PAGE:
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DWDM combines multiple optical signals so they can be amplified as a group and transported over a single fiber, increasing the capacity. Each signal carried on the DWDM architecture can operate at a different rate (for example, OC 3, OC 12, OC 48 and so on) and in a different format (for example, SONET, ATM Cells, data, etc.). Using a mix and match approach allows the carriers to achieve different rates of speed and aggregated throughput, depending on the multiplexing equipment used. Future DWDM developments are touted as being able to carry up to 40 Lambda of OC 192 or a total of 400 Gbps. As a comparison, 400 Gbps will be 90,000 volumes of the encyclopedia in one second! DWDM requires that the transmission lasers have a very tight wavelength tolerance so that the signals do not interfere with each other. After all, the systems carry 16 or 32 different wavelengths on a single fiber. It is imperative that the tolerances be held tightly to prevent mass destruction of the data signals being generated on the fibers. The International Telecommunications Union (ITU) has specified 100 GHz standard spacing between the wavelengths, and most of the vendors are now manufacturing lasers at the standards-based wavelengths for the combination into DWDM. The most advanced today, using OC 192 lasers, has a tolerance of 0.1 nm, which is small enough to preclude any interference between two adjacent wavelengths. Designing OC 192 DWDM systems is ostensibly more difficult to design than the older OC 48 systems. The OC 192 systems being deployed in the networks also use both unidirectional and bi-directional systems in support of the fiber and DWDM multiplexers. However, the future may change things very quickly. Where OC 192 offers a 10 Gbps operation, the future offers an OC 768, which will create a fourfold increase in the capacities in the network. At the OC 768 rate, a multiplexing scheme will produce 40 Gbps on a single fiber rate (SONET rate), which then can use the DWDM capabilities to create a throughput of up to four times the 320 Gbps rate currently available. That equals terabit speeds (1.28 Tbps)! However, the use of spacing on the various lambdas will actually allow up to 400 Gbps and offers future speeds of up to 1.68 Gbps. What OC 768 will also bring to the table is a capability to concatenate the OC 192 levels. Today s current technology can use a concatenated OC 48, but stops there in the bonding of higher speeds. In the future, as ISPs and traditional telephone carriers need to expand their capacities, the need to draw a 10 Gbps concatenated throughput will appear. Today, this is not a big concern. However, in three to five years, this will become a commonplace occurrence. Table 28-4 is a summary of some of the other things that we are expecting to occur over the next five to ten years in the area of fiber transport systems. This table takes advantage of the work being done in many of the labs and research facilities around the world. The ability to push the envelope is what the communications industry is all about. Table 28-4: A look at what DWDM and fiber rates will bring over the next decade Technology and capacities DWDM at OC 192 and 40 Current vs. Future technology Current technology capable of carrying 40 different wavelengths (using ITU 100 GHz spacing) at 10 Gbps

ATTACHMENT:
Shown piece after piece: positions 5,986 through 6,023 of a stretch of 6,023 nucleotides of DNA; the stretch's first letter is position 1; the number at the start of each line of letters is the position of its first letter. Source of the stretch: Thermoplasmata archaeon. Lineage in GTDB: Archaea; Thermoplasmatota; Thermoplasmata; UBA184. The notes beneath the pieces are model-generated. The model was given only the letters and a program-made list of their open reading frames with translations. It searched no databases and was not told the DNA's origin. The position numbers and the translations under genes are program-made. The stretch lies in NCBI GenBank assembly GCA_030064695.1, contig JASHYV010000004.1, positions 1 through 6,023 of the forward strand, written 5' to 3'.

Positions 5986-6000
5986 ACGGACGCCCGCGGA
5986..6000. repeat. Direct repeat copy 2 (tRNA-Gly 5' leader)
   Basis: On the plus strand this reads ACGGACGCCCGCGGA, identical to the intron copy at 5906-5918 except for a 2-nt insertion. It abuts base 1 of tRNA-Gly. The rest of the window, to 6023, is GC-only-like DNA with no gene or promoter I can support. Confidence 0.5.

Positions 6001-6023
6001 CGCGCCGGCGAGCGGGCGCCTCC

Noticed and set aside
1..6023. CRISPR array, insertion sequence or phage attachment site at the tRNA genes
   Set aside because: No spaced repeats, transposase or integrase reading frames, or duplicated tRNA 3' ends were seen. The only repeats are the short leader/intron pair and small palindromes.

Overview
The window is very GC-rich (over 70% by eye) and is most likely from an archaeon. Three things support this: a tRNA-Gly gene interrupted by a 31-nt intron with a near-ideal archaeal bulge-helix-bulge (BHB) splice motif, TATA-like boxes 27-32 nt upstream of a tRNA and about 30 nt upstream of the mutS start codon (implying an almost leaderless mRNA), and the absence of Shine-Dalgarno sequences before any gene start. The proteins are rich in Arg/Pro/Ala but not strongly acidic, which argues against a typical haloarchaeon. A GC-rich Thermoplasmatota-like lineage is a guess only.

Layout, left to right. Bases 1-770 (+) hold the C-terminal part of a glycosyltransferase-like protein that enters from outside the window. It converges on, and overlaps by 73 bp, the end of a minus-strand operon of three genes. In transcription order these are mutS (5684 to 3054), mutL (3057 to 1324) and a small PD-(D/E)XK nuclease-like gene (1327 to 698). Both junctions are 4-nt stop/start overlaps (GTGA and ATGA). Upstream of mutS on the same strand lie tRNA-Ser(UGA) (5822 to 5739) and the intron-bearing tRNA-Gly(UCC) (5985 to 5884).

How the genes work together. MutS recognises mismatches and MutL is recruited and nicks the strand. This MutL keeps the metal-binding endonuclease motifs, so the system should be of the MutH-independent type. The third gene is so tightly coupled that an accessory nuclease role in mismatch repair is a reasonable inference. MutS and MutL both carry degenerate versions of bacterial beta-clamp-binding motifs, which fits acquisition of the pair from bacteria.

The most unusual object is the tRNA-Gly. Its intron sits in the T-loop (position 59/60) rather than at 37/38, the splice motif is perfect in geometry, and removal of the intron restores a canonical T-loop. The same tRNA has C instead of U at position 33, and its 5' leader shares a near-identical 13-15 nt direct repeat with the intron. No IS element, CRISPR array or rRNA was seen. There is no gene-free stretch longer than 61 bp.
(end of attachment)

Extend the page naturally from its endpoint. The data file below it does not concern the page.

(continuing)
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Shareware is a good way for small developers to sell PC games: they give the game away for free, let the users pass it on as much as they like, and they hope that if people like it enough, they ll pay for it. If you want to make little games for fun, and you re not really concerned about making a lot of money from them, then shareware is a good way to go. It also has the advantage that every penny comes back to you: there are no publishers, distributors, or retailers taking a cut, and, of course, no manufacturers building boxes. The problem with distributing fully functional games as shareware is that people are unlikely to pay you for them. Unlike software utilities or other applications, people usually stop playing a given game after a short while. If they ve already seen all that the game has to offer for free, why pay for it A much more common approach is to distribute just part of the game, and make people pay if they want the whole thing. Id Software made a vast amount of money this way with Doom. This is, in effect, what happens with game demos already, although they re not normally referred to as shareware. For PC games, demos are now almost obligatory as a way of generating demand before the complete game is released.